Poverty and Its Impact on Development in the Caribbean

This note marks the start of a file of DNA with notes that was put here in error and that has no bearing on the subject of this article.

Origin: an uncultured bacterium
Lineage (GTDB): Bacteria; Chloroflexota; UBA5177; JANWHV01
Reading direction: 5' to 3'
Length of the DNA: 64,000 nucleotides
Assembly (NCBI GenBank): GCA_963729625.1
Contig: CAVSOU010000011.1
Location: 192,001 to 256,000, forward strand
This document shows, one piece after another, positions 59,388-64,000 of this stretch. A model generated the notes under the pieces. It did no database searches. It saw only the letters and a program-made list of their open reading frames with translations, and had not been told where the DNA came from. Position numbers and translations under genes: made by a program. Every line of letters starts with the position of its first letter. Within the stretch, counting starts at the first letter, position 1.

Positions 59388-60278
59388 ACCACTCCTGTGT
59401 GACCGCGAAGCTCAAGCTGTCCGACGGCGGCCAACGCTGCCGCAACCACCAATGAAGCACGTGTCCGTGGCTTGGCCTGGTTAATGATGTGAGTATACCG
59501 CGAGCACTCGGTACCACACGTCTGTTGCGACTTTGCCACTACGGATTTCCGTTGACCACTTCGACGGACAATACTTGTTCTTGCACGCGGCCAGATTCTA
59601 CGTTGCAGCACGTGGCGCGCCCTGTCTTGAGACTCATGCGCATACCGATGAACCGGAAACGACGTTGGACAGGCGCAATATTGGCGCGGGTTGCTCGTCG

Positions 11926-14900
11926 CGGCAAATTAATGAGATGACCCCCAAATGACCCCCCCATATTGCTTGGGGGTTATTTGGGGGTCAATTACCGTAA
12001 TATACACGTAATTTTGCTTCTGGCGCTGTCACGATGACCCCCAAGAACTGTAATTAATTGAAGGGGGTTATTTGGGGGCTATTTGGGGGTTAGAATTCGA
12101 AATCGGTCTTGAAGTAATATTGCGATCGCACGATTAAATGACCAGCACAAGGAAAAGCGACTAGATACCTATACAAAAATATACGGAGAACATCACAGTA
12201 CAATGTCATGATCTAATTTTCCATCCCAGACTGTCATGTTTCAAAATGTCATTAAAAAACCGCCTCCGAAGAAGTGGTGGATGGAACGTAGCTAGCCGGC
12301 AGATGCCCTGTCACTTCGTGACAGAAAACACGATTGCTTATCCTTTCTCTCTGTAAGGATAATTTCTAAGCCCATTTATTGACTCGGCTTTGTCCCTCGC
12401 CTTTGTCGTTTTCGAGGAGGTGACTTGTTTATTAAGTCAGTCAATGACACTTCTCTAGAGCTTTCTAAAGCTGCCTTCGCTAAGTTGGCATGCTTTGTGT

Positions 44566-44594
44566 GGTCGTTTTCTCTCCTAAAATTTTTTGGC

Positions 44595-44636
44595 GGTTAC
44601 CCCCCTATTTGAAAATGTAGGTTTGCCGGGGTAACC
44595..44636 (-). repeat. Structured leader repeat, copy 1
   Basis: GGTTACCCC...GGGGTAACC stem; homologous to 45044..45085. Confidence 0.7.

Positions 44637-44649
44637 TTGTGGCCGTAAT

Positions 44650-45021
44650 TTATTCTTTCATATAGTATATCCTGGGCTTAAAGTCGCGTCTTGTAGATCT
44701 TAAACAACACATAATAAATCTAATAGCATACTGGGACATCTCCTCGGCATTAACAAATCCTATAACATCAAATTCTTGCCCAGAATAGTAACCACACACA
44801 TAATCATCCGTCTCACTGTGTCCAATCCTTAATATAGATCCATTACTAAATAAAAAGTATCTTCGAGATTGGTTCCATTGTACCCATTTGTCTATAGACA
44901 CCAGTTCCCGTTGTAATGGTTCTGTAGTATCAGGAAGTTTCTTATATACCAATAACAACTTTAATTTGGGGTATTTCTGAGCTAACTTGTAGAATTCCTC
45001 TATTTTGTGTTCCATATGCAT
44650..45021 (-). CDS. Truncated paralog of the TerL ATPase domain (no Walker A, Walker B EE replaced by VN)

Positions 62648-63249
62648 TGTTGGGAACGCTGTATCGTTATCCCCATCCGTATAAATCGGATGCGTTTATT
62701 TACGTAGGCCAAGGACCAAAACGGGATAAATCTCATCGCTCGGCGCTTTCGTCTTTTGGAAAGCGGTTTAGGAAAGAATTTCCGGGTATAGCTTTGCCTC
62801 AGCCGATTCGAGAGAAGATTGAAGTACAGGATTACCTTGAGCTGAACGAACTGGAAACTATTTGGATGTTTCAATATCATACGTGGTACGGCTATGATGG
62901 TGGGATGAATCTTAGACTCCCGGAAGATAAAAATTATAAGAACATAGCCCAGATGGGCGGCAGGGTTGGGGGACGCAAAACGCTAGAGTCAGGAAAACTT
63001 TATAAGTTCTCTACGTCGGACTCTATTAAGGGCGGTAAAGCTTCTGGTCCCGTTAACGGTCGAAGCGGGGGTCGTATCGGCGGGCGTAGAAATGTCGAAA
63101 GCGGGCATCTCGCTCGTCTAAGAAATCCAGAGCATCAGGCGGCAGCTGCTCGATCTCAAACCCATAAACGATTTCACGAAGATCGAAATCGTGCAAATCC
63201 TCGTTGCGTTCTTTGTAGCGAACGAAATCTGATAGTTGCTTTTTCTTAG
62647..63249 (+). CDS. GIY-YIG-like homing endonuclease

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The aim of every Caribbean country is to realize growth and development over time so as to achieve first world status. Most of the Caribbean countries are ranked as middle income countries. These countries realize that achieving first world status is a long term initiative given the many social problems that we face as a Caribbean nation. Among the many social problems that we face, poverty is the most pervasive of them all. Despite the effort of many of these countries to try and eradicate poverty it continues to account for the slow pace at which these countries develop. Commenting on the Caribbean, Carlson (1999) points to two key factors which have greatly impeded the spread and potential for economic growth and development; inequity in the distribution of income and wealth and the access to social development; and high rates of poverty. Many authors have tried to define the term poverty. However, there is no agreed upon definition. The definition is largely subjective and tends to be influenced by the prevailing culture of the particular society. The term poverty refers to “the state or condition of having little or no money, goods or means of support” (Barran and Sweezy, 1996). Poverty is hunger. Poverty is lack of shelter. Poverty is being sick and not being able to see a doctor. Poverty is not having access to school and not knowing how to read. Poverty is not having a job, is fear for the future, living one day at a time. Poverty is losing a child to illness brought about by unclean water. Poverty is powerlessness, lack of representation and lack of freedom (Narayan, 2000). The UN provides a broader definition of poverty: ‘a human condition characterized by the sustained or chronic deprivation of the resources, capabilities, choices, security and power necessary for the enjoyment of an adequate standard of living and other civil, cultural, economic, political and social rights’ (UN, 2001). In spite of all these definitions of poverty Oxfam (1998) notes that one approach is insufficient to define poverty. He argued that there are four aspects of poverty: not having enough to live on, not having enough to build from, being excluded from wealth, and being excluded from the power to change things for the better. Two main terms are used in the measure of poverty, absolute poverty and relative poverty. Not having enough is known as absolute poverty. People’s consumption or their income level is inadequate to meet the basic necessities of life. Absolute poverty is usually projected through the use of a poverty line, which involves placing a monetary value on a 'basket of goods', i.e., food and non-food, deemed necessary for survival. Not having enough to build on is relative poverty which imposes a social standard of living and an accepted quality of life. People are considered poor if they are deprived of certain goods and services that are basic when compared to the rest of society. Another measure is Subjective Poverty, it is a type of Relative poverty. It is based on notion that opinions of people about their own situations should ultimately be the decisive factor in defining their economic status. So if people say they are poor then they are poor. Some theorists have also given their perspective on the social problem of poverty. The functionalist theorizes that poverty is inevitable in every society as it is useful and functional for certain groups in society. From a Marxist point of view poverty plays an integral role in the overall inequality that characterizes capitalism. In a capitalist society wealth is concentrated in the hands of a minority (those who own and control the means of production) who are constantly trying to attain cheaper sources of workforce; to automate their production systems (thereby eliminating the need for workers); or to relocate their factories out of the country, etc. Developed by Oscar Lewis based on a 1961 study of Mexico, the culture of poverty perspective is of the view that...
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